Non-traditional Security Cooperation between Dependent Members of the US Alliance System: the Euro-Japanese Partnership
Viktória Orbán is a foreign policy analyst with a background in European and Northeast Asian security affairs. Before commencing her research at the Graduate School of East Asian Studies she served at the Hungarian Embassy to Japan and the Konrad Adenauer Foundation’s Tokyo office.
Her research interests include globalization and non-traditional security, the US alliance system and Europe-USA-Japan military and security relations. She holds an MA in Globalization Studies from Sophia University in Tokyo, and a BA in International Relations from the Corvinus University of Budapest.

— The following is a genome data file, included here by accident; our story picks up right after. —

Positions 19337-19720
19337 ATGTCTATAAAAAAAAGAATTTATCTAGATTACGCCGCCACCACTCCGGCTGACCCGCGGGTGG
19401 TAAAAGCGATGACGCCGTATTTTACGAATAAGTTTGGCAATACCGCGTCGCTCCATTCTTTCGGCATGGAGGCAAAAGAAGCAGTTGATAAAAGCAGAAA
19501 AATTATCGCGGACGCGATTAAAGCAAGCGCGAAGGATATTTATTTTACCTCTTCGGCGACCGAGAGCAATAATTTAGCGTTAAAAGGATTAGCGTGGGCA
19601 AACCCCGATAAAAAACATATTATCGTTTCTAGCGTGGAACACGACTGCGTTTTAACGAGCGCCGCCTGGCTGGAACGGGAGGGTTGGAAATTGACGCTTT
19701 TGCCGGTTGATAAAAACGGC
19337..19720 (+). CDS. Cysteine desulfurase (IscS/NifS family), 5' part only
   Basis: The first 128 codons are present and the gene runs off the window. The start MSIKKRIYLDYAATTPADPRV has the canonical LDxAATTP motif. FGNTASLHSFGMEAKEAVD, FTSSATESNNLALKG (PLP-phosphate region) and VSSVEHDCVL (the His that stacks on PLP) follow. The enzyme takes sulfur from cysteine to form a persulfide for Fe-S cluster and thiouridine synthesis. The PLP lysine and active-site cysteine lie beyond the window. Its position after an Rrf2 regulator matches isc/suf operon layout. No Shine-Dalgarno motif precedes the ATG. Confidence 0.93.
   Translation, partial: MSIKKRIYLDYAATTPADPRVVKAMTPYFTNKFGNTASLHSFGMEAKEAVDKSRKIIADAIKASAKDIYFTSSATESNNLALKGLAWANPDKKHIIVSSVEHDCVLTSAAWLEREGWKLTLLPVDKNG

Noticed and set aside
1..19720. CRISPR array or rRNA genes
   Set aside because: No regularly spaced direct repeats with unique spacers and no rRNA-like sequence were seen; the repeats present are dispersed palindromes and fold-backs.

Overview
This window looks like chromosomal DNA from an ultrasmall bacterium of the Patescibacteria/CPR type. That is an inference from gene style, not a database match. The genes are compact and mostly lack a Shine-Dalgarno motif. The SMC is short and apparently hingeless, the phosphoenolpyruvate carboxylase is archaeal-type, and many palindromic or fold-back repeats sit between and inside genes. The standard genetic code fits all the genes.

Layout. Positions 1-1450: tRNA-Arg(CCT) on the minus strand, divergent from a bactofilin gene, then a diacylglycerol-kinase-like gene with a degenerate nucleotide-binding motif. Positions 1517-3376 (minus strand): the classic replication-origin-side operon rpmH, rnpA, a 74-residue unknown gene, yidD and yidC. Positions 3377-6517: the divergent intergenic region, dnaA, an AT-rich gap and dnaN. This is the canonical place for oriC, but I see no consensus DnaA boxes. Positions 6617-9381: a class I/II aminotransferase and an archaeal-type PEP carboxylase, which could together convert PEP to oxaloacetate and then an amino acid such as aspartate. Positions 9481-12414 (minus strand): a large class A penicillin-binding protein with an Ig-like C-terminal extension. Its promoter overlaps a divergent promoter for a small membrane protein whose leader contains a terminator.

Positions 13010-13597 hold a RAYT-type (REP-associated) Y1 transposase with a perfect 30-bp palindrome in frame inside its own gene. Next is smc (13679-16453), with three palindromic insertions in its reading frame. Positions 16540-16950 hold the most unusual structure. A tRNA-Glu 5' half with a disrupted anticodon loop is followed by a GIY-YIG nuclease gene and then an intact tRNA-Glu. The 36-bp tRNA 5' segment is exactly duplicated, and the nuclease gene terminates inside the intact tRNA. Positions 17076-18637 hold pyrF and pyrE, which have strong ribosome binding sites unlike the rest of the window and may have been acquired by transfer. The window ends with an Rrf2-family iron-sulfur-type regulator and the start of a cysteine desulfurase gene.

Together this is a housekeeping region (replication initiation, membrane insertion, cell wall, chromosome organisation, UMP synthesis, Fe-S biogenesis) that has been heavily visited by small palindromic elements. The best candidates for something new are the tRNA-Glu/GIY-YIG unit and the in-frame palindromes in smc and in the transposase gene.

With the emergence of the new security challenges that globalization brought about, and parallel to the relative decline of the United States, it has become increasingly reasonable for members of the post-War US alliance system to build partnerships between each other in the realm of non-traditional security.
Viktória Orbán researches the conditions under which this novel form of security partnership becomes viable, through the example of tightening multi- and bilateral level cooperation between Washington’s primary Transatlantic and Transpacific allies, Europe and Japan, in the areas of counter-terrorism and intelligence, cyber- and outer space, maritime security and joint weapons development.